We have 3 *new* aged oolongs that Noah picked up on this last trip.
Heritage Tie Guanyin and Wuyi
The first two are old fashioned, old world cultivars : Wuyi and Tie Guanyin. They come from a traditional tea outfit in Taipei who still do business like the old world too, they roast with strong fire and set aside to produce ‘reserve’ teas. They each have about 10 years of age on them, and have developed rich earthy tones while most of the fiery roast has receded into sweet plummy flavors.
Both have excellent balance and luxurious mouthfeel. The Wuyi is bigger on flavor, while the Tie Guanyin is more concentrated on 'yun' 韻 a special kind of aftertaste that shows up in the back of the throat. We haven't had a good traditional Tie Guanyin for years, and although this is not exactly like the Muzha version, it is satisfying in much the same way. We love them both!
These teas taste a lot like a mainland Chinese oolong, another reason they get the title 'heritage'. The maker retained many old world techniques as well as cultivars. You have to know what you’re looking for to pick up on the Northern Taiwanese terroir. The tea garden where these leaves were harvested – in Shi-Ding A.K.A. Baozhong country – primarily maintains these heritage cultivars.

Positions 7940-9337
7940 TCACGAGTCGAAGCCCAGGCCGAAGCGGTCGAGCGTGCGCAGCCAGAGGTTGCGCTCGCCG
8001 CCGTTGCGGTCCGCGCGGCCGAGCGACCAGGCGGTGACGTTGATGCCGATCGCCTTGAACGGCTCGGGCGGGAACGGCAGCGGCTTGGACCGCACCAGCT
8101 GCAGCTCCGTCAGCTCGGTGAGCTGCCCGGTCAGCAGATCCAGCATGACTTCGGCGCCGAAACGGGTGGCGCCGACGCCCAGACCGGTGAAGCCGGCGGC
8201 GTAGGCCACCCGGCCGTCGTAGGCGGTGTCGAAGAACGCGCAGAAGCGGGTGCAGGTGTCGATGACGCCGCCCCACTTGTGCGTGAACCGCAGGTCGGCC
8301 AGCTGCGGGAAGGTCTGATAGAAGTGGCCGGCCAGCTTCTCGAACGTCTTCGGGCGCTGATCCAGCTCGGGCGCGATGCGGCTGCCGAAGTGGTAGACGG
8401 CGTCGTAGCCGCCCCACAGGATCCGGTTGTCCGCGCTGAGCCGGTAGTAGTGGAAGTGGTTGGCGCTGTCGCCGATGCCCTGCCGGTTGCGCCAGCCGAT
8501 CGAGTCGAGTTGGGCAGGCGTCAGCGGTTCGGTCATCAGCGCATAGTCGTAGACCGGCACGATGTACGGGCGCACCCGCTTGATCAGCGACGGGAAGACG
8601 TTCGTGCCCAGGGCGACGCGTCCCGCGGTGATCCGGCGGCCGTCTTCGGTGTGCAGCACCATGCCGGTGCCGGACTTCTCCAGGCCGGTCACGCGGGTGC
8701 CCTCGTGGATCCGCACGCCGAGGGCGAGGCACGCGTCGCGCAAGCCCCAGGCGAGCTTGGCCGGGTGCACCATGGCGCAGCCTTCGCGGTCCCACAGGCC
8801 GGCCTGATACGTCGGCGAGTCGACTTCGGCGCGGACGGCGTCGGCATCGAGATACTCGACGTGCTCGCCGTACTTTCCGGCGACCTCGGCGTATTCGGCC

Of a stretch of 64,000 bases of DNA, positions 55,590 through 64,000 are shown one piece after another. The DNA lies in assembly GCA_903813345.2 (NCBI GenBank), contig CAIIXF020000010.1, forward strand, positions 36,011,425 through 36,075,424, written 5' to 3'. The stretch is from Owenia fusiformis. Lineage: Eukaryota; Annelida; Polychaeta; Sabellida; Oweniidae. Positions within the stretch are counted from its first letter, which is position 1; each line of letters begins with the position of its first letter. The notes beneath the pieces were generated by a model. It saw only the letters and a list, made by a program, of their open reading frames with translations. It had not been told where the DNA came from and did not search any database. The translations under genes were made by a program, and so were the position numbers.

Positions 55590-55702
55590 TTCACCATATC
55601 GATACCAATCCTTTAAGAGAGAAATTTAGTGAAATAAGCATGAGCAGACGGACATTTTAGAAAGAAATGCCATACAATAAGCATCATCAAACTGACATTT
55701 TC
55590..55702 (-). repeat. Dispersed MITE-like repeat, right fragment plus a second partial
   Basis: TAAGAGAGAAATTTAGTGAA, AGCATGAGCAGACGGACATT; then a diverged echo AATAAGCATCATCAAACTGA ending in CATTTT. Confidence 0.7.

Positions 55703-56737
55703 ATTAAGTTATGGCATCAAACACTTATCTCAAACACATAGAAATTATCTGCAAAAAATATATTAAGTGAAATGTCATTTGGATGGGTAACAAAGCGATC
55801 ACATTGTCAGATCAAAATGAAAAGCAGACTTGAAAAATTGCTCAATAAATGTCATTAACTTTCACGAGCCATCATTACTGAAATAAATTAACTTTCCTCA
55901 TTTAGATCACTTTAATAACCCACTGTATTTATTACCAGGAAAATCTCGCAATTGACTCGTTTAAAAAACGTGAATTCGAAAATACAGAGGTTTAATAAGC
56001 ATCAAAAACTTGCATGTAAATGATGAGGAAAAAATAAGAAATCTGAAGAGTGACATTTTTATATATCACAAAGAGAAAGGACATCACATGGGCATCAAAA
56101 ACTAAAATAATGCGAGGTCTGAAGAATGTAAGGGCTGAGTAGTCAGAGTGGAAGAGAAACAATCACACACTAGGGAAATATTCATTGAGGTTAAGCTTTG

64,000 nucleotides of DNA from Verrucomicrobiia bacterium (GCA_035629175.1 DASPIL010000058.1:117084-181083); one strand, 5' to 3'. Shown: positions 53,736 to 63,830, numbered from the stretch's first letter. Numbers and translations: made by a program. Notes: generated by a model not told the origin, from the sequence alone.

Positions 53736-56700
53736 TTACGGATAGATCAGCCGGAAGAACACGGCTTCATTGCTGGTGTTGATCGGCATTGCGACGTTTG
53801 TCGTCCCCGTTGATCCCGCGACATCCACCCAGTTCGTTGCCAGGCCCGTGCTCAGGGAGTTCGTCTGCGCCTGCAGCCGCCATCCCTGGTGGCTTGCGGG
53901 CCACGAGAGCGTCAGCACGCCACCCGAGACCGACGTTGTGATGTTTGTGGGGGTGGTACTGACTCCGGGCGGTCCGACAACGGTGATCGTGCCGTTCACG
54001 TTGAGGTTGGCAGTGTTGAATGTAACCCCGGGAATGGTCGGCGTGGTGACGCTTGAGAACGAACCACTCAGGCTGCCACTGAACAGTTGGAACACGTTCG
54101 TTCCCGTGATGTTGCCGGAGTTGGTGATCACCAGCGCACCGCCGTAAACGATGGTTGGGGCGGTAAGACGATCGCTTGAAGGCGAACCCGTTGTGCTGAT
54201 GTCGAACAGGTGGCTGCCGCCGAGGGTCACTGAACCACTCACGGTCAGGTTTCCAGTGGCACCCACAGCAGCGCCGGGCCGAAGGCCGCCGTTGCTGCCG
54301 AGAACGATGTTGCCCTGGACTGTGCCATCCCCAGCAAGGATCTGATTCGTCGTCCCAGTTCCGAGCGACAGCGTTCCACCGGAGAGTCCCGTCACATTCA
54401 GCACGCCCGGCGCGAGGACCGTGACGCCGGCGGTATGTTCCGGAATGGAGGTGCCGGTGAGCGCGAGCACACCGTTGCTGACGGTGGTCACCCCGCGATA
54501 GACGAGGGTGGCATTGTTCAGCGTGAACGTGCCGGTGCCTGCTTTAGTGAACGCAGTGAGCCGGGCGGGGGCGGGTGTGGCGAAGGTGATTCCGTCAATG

1979 Aged Beipu
The third tea is over 40 years old, produced in 1979. It was harvested in Beipu where, at that time, many gardens were producing ‘Formosa Oolong’ for export to the West. This particular base tea was solid and clean, and thanks to the magic of time (along with excellent storage) it has developed into something quite delicious. Rich, deep amber broth and full body energy.
Not everyone will like the earthy taste of aged oolong, but this tea is an excellent litmus test for what clean aged oolong should taste like. To us, it is a treasure.